Yesterday at 4:00 pm I stoppped by a random, non-descript Indian bakery and cafe. The establishment was shady at best, but when I compared it to some of the places I ate in Malaysian, it seemed immaculately clean, so I gave it a shot. Despite the dingy yellow walls, dirty everything, and employees' struggle with English, I ordered some flat bread that I remembered was amazing, and a few other things off the menu.
As I waited, for about 10 or 15 minutes, I started to think about what had compelled me to trust this place. Nothing came to mind, because, I realized, I didn't really trust it. I was just willing to take the risk of gross dirtiness for the however small chance of amazing authentic ethnic food.
How do we decide what to eat? Do we only cook if we like to cook? Or is there some personality trait that would make one person choose Lean Cuisines 9 times a week, while another makes a salad or tuna sandwich? Sure, personal preferences inform our decisions of how to spend our time and meet our basic needs, but when I consider my friends and family, I can trace their habits back to aspects of their personality. I don't consider "liking cooking" as a personality trait. However, I think "liking cooking" is linked to other personality traits. For example, of all the extremely driven, assertive people in my life, none of them spend much time cooking.
Food for thought--how does how we eat reflect who we are? Any thoughts?
Friday, May 4, 2007
If Americans were taught that cooking was an innate ability found in all humans as the essential skill of aquiring sustenance, how would our culinary culture be different?
Would our grocery stores be full of "Easy Mac" and other "just add water and microwave" products? Would our country produce more frozen meals per capita than any other nation? Would Doritos and Gushers infiltrate such a large percentage of elementary school lunch bags?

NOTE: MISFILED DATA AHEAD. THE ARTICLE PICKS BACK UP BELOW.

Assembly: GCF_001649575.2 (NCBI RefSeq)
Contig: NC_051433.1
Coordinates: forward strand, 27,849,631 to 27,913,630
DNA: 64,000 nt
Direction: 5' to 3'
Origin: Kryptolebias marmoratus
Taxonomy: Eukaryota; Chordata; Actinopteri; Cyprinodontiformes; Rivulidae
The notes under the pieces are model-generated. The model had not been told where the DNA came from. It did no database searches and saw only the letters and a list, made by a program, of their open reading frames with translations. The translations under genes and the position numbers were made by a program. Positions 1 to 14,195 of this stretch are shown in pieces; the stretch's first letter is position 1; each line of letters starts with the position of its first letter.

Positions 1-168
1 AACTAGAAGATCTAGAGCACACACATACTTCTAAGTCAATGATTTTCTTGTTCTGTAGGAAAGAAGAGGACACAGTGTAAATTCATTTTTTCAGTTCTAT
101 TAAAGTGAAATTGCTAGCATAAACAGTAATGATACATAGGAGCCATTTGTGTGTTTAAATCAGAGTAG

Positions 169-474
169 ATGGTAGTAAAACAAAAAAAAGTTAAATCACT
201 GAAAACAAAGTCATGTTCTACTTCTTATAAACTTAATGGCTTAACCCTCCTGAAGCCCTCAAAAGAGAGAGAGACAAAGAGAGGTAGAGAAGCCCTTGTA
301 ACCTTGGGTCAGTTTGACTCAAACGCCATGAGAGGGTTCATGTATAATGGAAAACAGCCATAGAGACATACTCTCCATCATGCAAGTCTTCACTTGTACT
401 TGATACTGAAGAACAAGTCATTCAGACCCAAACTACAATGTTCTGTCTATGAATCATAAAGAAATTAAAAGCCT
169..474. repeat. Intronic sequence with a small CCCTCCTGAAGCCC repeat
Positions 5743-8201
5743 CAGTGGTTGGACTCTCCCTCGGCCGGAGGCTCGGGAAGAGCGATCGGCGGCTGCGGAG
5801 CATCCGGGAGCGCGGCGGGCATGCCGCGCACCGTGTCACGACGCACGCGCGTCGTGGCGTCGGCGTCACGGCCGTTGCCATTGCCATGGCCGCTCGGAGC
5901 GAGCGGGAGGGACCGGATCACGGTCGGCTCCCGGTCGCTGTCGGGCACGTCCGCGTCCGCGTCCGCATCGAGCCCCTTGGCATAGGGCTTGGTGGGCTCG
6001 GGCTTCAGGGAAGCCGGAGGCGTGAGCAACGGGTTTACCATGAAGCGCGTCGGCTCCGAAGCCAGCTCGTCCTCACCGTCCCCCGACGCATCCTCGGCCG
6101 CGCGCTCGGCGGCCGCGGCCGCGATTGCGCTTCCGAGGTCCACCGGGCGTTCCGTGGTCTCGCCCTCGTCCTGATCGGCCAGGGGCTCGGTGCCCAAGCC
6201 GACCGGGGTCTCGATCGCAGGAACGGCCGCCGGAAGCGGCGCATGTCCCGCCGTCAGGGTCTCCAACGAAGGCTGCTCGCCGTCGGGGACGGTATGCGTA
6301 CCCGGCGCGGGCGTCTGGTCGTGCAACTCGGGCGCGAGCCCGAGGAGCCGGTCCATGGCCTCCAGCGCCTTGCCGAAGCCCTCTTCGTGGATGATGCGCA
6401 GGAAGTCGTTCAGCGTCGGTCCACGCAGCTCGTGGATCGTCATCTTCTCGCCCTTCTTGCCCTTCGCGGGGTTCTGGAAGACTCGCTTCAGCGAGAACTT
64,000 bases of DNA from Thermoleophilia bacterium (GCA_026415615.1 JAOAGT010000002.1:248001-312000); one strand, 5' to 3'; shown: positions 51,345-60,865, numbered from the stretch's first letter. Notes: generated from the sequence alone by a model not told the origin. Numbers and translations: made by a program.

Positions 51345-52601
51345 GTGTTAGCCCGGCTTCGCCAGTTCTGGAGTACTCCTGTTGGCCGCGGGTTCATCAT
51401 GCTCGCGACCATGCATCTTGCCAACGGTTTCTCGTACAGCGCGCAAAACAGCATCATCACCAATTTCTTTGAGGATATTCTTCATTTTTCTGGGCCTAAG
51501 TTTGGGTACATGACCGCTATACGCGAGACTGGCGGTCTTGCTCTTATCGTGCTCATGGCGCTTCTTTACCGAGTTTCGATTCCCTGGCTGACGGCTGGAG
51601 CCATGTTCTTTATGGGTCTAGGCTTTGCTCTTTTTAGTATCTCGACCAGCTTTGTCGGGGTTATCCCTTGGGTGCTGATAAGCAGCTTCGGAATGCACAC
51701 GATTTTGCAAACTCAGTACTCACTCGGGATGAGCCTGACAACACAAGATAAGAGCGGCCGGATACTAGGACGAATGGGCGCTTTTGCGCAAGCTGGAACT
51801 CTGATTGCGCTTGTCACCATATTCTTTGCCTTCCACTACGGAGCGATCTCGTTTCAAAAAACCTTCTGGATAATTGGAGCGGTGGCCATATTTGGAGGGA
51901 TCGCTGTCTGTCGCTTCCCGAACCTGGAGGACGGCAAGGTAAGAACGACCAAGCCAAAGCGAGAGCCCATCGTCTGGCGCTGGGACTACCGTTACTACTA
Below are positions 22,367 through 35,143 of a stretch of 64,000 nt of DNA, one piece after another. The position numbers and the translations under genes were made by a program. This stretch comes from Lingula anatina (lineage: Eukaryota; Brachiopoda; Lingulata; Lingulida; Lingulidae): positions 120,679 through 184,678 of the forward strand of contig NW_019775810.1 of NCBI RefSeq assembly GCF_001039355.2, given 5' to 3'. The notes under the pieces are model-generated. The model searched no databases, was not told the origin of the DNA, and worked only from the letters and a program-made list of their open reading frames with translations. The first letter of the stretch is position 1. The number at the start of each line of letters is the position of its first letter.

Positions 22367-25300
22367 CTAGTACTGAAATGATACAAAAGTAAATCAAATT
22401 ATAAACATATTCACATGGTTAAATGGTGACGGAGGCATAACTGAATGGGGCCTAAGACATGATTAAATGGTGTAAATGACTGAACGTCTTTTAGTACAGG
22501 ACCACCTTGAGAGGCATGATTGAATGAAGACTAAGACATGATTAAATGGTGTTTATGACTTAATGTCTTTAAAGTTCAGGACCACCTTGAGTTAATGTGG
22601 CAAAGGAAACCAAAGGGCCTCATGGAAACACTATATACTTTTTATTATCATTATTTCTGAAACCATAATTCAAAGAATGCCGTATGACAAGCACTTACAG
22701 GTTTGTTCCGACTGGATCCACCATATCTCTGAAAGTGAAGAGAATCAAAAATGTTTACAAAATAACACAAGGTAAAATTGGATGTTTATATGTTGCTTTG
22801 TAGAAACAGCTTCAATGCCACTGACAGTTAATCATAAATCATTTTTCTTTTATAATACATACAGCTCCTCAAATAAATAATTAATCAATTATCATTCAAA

In my travels through Europe, Asia, and South America, one of my favorite things to do was visit a grocery store. Whether a tiny corner market in Paris, or a mega-grocery in the suburbs of a Colombian city, I always find these trips to be shortcuts in exploring another culture. People let their anti-tourist guard down--they don't even notice you.
And in fact, your usually obvious, bumbling tourist ways are less noticable, because everyone--traveller and local alike--does the same thing in a grocery store. Doing the same thing as the locals do, on their home turf, is a sort of leveling process, and you feel a bit more Colombian, or Parisian, or Roman.
Studying global cuisine is a similar shortcut to explore another culture. Seeing the proliferation of brightly packaged fruit-flavored sodas, candies, cookies, drinks, and other treats, you can immediately grasp the Colombian dependency on sugary fruity flavors, born of their inherent tropical locale. European groceries are typically so tiny, that the amount of room devoted to an item--coffee, pasta, produce--indicates its importance to the culture. In SE Asia, ubiquitous tiny corner "markets" have just a few folding tables--or whatever can be afforded. The are packed with dusty packages of salty processed snacks that may have been delivered more than 5 years ago, but also always have a few exotic fruits no more than a day or two from having been on the tree.
After a few observant visits to international grocery stores, and allowing your observations to inform you of that culture, one cannot help but ask "What do American grocery stores say about us?"